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Domestic violence agency, Forsyth County DA’s Office partnering to help victims
Family haven 2 WEB
Leaders at Family Haven of Forsyth County, the Forsyth County District Attorney's Office, law enforcement agencies and other community stakeholders gathered this week for a press conference about how additional funding from a federal grant will increase advocacy for and support of domestic violence victims. - photo by For the Forsyth County News

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Abuse is not just physical violence

• Physical: beating, pushing, hair pulling, slapping, biting and other acts of physical mistreatment

• Emotional: name-calling, verbal threats, attempts at control, neglect or other acts that make a partner feel devalued

• Sexual: any unwanted sexual contact, sexual pressuring, sexual threats or forced sexual relations

• Economic: controlling access to finances, legal document or other important papers, interfering with work performance through harassing activities, frequent phone calls or refusing to allow a partner to go to work or school

• Psychological: brainwashing a partner or trying to confuse them about reality, monitoring them through technology or other means so the abuser appears omnipresent, switching from violent to kind behavior to regain trust


How to help end family violence

• Do not be afraid to speak up about the issue

• Domestic violence is not a private matter. Community resources are available for survivors, but the only way to make changes is to know about the laws and their strengths and limitations

• Participate in events that support the cause, or volunteer for local organizations addressing the issue

When Forsyth County Commissioner Cindy Jones Mills received a call saying her mentee had been in a fight at school, she, along with the child’s teachers, were shocked.

“The school had never seen that behavior in him before,” Mills said.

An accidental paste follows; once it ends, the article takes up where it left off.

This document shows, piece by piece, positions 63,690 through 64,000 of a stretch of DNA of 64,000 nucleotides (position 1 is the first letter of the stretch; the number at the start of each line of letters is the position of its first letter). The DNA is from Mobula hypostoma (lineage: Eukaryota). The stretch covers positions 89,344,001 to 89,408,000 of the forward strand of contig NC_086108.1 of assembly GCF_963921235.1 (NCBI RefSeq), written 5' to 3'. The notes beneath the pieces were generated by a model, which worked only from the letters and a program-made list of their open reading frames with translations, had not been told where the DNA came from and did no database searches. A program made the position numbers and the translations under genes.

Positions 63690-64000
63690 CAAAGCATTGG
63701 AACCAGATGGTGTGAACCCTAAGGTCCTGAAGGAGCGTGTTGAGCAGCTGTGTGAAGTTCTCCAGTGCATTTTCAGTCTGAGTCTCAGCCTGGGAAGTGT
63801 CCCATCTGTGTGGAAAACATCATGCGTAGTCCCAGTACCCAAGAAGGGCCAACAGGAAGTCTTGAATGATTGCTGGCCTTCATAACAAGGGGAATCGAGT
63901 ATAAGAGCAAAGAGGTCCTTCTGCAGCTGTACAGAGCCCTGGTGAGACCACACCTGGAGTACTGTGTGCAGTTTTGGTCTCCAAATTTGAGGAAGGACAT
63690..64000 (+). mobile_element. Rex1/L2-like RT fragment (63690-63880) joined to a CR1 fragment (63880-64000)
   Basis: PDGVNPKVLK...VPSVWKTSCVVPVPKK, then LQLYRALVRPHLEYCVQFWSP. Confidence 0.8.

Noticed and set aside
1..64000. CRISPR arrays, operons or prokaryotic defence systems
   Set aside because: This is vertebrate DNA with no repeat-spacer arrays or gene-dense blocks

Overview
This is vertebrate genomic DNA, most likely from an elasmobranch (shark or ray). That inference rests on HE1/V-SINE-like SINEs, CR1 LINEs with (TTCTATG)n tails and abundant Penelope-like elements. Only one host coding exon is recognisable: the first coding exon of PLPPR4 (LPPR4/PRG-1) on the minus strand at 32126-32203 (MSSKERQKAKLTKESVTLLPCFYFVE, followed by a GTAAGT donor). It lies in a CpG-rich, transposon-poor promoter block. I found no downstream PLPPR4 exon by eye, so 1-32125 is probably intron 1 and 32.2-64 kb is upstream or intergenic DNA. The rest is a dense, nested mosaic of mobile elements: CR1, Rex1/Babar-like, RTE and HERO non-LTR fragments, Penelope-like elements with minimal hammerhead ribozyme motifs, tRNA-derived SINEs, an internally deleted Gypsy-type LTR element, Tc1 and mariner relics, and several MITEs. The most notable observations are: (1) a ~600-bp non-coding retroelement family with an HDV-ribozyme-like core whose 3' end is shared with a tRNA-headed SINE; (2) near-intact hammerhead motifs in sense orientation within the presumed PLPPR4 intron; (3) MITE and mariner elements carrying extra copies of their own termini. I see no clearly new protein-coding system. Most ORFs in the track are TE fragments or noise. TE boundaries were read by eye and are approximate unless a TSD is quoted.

A few days prior to the fight, the boy had visited his mother for the first time in months, where he learned some upsetting news.

“I went to the school and talked to him,” Mills said, “and he broke down and started to cry, and it was from seeing his mother because she had gotten back with a man that she had been with before [who the boy] had seen rip her hair out of her head.”

Family Haven, a nonprofit domestic violence shelter for women and their children, recently announced its new project, the Family Violence Counseling and Outreach Services Program, which is aimed to increase support to victims by giving their advocates — shelters, law enforcement and prosecutors — another resource.

Mills, who had been mentoring the student for more than a year when the incident occurred, had no idea the boy had domestic violence in his background.

He represents the one in 15 children who are exposed to intimate partner violence each year, 90 percent of whom are eyewitnesses to the violence.

Now, thanks to a federal grant recently awarded to Family Haven of Forsyth County and the Forsyth County District Attorney’s Office, the boy will have access to free counseling services.

With the $77,706 awarded from the Criminal Justice Coordinating Council’s (CJCC) Victims of Crime Act grant program (VOCA), the agency and DA’s office will provide free counseling and legal advocacy services to a potential 750 victims and their families in Forsyth County.